Most parents have experienced a frightened or anxious child. Anxiety often initiates the fight-or-flight response, triggering the release of chemicals that ramp up heart rate, breathing rate, and blood pressure to mobilize the body for action. As a result, children may cry, shake, cling, hide, be especially quiet, be still, act out, or feel nauseated. After the threat is gone, it can take twenty to sixty minutes for the body to return to normal.
According to a recent article in Psychology Today, there are simple strategies that help children calm down, regain a sense of safety, and address their anxiety.
#1 Take slower, deeper breaths from the abdomen or diaphragm to lower heart rate and induce relaxation.
#2 Get active—physically demanding tasks, such as pushing, pulling, and exercise can help calm the child.
# 3 Make a plan together, such as taking short walks, having a special treat, watching a comical movie, etc.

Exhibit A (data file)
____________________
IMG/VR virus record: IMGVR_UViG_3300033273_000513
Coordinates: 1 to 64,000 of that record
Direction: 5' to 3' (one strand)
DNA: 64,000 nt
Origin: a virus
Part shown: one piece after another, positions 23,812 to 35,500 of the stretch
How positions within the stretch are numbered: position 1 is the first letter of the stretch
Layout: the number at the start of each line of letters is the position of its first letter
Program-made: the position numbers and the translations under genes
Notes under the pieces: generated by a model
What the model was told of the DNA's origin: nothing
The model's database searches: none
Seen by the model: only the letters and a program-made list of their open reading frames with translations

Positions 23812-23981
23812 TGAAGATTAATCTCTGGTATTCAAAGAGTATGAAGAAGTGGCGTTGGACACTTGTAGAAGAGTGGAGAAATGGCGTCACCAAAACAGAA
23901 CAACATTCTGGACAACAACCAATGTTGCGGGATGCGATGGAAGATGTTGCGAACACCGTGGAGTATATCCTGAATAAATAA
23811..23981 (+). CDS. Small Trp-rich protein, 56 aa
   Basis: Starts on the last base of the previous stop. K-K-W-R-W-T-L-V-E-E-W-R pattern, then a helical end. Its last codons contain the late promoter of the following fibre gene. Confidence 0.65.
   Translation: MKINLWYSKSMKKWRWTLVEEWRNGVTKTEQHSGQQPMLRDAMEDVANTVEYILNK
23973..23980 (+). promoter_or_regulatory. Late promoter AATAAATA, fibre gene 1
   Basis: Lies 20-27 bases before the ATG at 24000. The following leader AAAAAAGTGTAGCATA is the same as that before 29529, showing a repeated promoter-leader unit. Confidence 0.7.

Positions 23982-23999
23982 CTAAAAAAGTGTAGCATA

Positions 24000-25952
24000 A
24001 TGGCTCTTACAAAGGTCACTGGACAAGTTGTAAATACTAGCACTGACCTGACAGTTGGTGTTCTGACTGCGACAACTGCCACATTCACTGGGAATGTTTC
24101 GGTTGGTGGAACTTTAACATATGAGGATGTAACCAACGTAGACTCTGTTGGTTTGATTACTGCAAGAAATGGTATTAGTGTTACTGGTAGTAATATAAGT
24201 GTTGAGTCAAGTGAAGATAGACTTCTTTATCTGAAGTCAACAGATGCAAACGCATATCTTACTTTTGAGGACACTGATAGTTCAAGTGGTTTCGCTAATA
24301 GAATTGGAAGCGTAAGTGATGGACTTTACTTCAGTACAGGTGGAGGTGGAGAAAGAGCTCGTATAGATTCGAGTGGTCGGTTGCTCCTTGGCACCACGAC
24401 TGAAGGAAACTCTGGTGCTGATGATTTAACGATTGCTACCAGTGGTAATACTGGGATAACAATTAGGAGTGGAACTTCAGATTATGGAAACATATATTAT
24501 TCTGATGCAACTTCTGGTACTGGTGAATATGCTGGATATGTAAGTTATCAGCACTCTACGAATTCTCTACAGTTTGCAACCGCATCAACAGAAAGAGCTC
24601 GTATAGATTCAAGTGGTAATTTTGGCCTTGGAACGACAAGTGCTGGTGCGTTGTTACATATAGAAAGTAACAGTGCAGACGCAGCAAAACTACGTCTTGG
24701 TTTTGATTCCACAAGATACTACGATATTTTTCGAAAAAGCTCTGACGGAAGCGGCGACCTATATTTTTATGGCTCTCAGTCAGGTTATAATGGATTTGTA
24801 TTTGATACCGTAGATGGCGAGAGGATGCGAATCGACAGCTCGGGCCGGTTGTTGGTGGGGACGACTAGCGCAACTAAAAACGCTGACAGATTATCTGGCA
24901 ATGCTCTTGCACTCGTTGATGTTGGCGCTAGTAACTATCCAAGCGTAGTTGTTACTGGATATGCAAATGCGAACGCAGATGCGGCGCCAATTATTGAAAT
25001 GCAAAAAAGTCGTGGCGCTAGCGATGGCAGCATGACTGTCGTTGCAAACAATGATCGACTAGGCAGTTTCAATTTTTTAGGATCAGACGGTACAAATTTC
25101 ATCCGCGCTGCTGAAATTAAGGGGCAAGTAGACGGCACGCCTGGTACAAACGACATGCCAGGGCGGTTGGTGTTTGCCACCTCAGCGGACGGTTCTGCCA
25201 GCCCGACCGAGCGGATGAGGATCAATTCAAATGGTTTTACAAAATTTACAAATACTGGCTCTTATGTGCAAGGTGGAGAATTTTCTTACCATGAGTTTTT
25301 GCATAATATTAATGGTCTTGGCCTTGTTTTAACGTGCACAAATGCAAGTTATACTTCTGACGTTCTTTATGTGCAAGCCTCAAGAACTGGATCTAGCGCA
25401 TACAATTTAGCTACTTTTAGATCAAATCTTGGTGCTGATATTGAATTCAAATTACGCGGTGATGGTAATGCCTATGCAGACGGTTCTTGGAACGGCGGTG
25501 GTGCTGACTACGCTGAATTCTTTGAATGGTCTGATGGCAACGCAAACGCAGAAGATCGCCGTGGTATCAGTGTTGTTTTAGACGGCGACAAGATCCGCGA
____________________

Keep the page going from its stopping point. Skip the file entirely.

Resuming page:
#4 Enact rituals or “stability anchors” to help relieve stress, such as reading comic books and creating regular rituals before, during, or after anxiety-provoking events.
#5 Name it—help kids to tell a story about what’s upsetting them.
#6 Relax—meditating or narrowing attention on one particular conversation can help soothe and focus the child.
#7 Laugh—this distracts, relaxes muscles, and releases endorphins.
#8 Reflect—When a child triumphs over a tricky situation, reflection on why he or she was anxious and how he or she conquered fear helps bring more awareness and potential ease to future situations.
When I was about five years old I had a tonsillectomy. I had never been in a hospital prior to that and, surely, I was afraid and anxious. However, when the doctor arrived in the surgical room he was very kind. He smiled at me and told me he had done many tonsillectomies. He reassured me—another calming strategy that was effective. Fortunately, the surgery was a success and after staying overnight in the hospital I was discharged and returned home the next day.
During a time when so many parents are quarantined at home with their young children, while having to juggle work and school responsibilities, I am hoping the list above will be of some benefit. It can also be used to work with the inner child we all have, who may very likely be experiencing some anxiety during this uncertain time. All comments are welcome.